What could make the Trump/Kim summit more interesting? Dennis Rodman and a little weed.

President Trump's upcoming meeting with Kim Jong Un in Singapore is turning into the Super Bowl of diplomatic summits. Not for the historic talks, but for the advertising. Some lesser-known brands see this as a golden opportunity to be seen with the world's cameras trained on Singapore.

Scrappy companies that could never dream of affording a $2 million Super Bowl ad can certainly spring for a plane ticket to send a celebrity endorser to Singapore. You know, celebrities like movie star Dennis Rodman. What, you don't remember him from Double Team with Jean-Claude Van Damme? Yeah, I missed that one too.

RELATED: This Former Basketball Star Wants to 'Straighten Things Out' Between US, Kim Jong Un

Dennis Rodman's agent — yes he still has one — confirmed this week that Rodman might be traveling to Singapore to offer " moral support" to President Trump and Kim Jong Un. But it turns out Rodman may have an additional motive in making the trip. A certain new cryptocurrency is negotiating a deal with Rodman to draw attention to their brand. And what exactly is this cryptocurrency? PotCoin. That's right — it's a cryptocurrency that gives marijuana dispensaries and pot farmers access to banking services. No surprise — PotCoin was founded four years ago in Canada.

It wouldn't be Rodman's first time to plug PotCoin. The cryptocurrency paid for his trip to North Korea last year where he wore a PotCoin t-shirt and cap, and promoted it on Twitter.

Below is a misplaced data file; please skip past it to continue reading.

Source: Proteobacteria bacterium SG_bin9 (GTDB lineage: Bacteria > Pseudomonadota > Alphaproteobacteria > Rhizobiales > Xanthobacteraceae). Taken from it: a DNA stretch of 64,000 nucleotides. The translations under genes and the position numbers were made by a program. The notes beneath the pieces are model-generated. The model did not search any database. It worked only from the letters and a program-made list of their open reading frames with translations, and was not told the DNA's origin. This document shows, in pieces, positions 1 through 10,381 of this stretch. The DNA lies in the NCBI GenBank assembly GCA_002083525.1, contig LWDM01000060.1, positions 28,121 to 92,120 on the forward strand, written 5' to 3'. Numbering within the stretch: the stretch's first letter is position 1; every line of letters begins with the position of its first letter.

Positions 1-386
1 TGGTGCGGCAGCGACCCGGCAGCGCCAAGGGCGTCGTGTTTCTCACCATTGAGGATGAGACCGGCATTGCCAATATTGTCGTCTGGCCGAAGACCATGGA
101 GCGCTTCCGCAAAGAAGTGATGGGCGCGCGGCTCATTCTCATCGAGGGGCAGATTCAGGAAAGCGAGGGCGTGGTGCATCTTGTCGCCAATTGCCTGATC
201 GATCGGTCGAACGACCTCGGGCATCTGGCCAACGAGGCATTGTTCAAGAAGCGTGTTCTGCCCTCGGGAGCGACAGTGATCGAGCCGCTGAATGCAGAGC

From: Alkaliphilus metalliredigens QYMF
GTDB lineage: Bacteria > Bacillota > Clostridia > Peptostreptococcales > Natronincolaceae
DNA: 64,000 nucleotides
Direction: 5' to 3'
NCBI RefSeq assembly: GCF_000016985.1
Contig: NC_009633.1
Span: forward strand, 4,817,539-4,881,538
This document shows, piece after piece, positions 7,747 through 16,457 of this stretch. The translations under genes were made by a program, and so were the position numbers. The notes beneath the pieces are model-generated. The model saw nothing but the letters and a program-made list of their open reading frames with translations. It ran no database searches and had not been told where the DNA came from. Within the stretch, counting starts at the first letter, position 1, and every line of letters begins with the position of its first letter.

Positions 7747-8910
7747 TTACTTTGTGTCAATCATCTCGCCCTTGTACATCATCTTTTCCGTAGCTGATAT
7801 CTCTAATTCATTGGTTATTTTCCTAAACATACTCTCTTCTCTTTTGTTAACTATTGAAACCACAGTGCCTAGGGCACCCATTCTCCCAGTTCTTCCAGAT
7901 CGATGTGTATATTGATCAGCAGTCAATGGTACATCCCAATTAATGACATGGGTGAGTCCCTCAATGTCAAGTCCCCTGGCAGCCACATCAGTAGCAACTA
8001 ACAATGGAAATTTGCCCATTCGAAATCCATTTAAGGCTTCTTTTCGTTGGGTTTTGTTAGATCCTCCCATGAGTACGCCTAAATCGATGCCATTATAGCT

You can't make this stuff up.

PotCoin spokesman Shawn Perez told The Washington Post, "We at PotCoin definitely believe that Dennis Rodman deserves the Nobel Peace Prize jointly with President Trump and Kim Jong Un."

You can't make this stuff up.

PotCoin isn't the only company attaching itself to the summit. There was awkwardness during the summit-planning this week as North Korea apparently insisted on someone else covering the cost of its accommodations in Singapore. So, not only are they a communist nuclear regime that starves its own people, they're cheapskates too. But don't worry, the International Campaign to Abolish Nuclear Weapons, and the travel booking site HotelPlanner.com, are chipping in to foot Kim Jong Un's $6,000-a-night hotel bill.

Talk isn't cheap when it involves Kim Jong Un.

This article originally appeared on Glenn Beck

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Glenn Beck

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